Chorus Speeches

These are the speeches that the Chorus deliver. You could use them to remind yourself of the how the story unfolds or to rehearse your own version of the play and perhaps present it to other classes. A downloadable version of each Chorus text can be accessed by clicking on each of the titles below.

The Chorus speak for the first time and Creon reminds them of his law. The Chorus speak for a second time telling of the dust storm and the burial. The soldier speaks as a witness to what has happened. The third speech of the Chorus identifies Antigone as the law breaker and they want to know why she would do this, Antigone replies. The fourth intervention of the chorus urges Creon to think carefully. What his response is unwritten, you could create your own ending.


Chorus text 1

On the plain, Polynices lies unburied.

The crows circle, the stench offends the Gods.

Alone of all who fell, Polynices lies unburied.

Creon! Tell us! How can this be so?


Chorus text 2

On the plain, things are not as Creon wishes.

A dust storm blows and as it clears,

The guards of Polynices corpse return.

Soldier what has happened here?

Who has broken Creon’s law?


Chorus text 3

It is Antigone, sister of the fallen man.

She must have heard what Creon said.

The penalty is death for those who disobey.

Antigone! You know the law why break it?


Chorus text 4

Creon! We now have heard both sides and

Though you are king. Who is in the right?

She is caught between nature and your law.

Think hard my Lord before you decide.



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A Family Tree – Gods & Goddesses



The Ancient Greeks had lots of Gods and Goddesses they believed they were immortal and lived on Mount Olympus.  They had a very real involvement in the lives of people and offerings and sacrifices needed to be made at key festivals and temples to keep them happy. However the Gods and Goddesses sometimes behaved badly just like the people they were governing, playing tricks, stealing from them, having love affairs.

The Father of the Gods was Zeus; quite literally, he was married to Hera but had affairs with just about everybody. His daughter Athena was the goddess of wisdom; she gave her name to the city of Athens and burst fully formed from Zeus’s head.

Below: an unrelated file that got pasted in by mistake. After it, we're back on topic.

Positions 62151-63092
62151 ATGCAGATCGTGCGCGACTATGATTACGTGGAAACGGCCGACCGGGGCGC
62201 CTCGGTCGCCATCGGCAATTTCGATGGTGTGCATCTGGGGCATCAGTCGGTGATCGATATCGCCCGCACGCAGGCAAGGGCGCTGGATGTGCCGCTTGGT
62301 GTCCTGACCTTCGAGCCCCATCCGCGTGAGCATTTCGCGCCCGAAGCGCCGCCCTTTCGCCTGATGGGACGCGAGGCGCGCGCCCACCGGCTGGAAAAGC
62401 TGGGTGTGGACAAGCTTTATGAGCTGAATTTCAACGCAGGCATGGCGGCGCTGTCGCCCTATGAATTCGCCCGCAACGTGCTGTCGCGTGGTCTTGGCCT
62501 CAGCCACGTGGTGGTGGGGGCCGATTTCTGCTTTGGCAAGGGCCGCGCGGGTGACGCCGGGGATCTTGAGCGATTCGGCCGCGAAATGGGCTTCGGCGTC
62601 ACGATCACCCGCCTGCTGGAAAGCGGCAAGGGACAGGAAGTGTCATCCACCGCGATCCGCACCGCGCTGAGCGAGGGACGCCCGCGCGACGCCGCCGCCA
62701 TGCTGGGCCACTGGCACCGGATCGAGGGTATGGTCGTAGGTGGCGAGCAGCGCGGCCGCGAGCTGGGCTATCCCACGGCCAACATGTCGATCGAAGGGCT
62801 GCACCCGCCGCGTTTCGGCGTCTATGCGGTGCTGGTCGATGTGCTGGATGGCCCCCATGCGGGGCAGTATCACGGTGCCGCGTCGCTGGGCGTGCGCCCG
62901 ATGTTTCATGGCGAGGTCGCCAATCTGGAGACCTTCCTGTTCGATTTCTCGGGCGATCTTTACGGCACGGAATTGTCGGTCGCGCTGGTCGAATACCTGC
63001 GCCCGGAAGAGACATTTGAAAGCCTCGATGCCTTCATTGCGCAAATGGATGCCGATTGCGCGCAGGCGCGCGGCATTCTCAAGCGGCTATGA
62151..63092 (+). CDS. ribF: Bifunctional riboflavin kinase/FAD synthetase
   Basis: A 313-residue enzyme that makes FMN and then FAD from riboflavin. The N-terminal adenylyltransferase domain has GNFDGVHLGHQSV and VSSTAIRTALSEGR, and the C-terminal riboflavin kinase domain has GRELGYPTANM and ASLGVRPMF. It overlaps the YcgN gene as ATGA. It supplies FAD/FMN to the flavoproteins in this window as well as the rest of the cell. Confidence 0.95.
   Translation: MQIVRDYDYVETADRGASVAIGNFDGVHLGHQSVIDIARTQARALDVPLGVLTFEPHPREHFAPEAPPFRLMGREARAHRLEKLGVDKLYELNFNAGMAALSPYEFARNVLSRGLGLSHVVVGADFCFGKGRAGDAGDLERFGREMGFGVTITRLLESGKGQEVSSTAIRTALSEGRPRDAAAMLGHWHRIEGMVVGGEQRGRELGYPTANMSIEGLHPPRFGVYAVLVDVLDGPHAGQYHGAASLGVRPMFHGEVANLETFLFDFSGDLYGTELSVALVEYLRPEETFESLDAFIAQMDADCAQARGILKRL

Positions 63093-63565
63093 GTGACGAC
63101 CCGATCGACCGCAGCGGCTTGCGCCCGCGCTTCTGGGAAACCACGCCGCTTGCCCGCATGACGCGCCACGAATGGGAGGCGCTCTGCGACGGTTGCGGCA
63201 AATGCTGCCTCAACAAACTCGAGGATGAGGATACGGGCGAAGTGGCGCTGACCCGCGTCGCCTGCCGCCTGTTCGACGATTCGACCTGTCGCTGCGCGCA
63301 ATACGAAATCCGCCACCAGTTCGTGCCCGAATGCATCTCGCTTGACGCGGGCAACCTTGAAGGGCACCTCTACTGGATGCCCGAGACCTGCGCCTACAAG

This website, similar in style to Horrible Histories, might help you track some of the relationships between them:


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Greek Theatre

Introduction to Greek theatre

It is widely believed that classical Greek theatre evolved from seasonal celebrations and religious rites in honour of the god Dionysus (wine) to ensure a plentiful harvest. The festivities would incorporate the singing of religious chants and dancing on an open flat piece of ground (The orchestra) with an altar at its centre on which offerings would be placed.

Over time the rituals evolved with the addition of a second celebrant into the more formal tragedies and comedies. These were still staged as part of the great festivals attended by most of the population of the city and audiences could be as big as 15 -20,000 people. The festivals were paid for by the wealthy citizens of the city and would take place over days. Three tragic plays would be staged in a day and would be part of the same story; Antigone is the final part of the Oedipus trilogy. The festivals were very competitive with prize money for the playwrights of the best plays and status for the funders of these plays.

Plays were staged outdoors in hillside amphitheatres that provided naturally occurring raked seating and would begin at day break. Audiences would arrive before dawn and remain until dusk. Food and drink would be brought and consumed throughout the day as the people sat on the hillsides watching the dramas unfold with the dramatic landscapes beyond. Masks were used to communicate facial expression over the great distance and allowed actors to play more than one character, including gods and women (there were no female actors). The chorus would be dressed uniformly with generic masks to represent a unified body of people. There is some speculation as to whether the megaphone shape of the mouth pieces helped amplify the voice even though the bowl shaped theatres had exceptionally good acoustics. This can still be experienced in the surviving theatres like the one at EPIDAURUS in modern Turkey.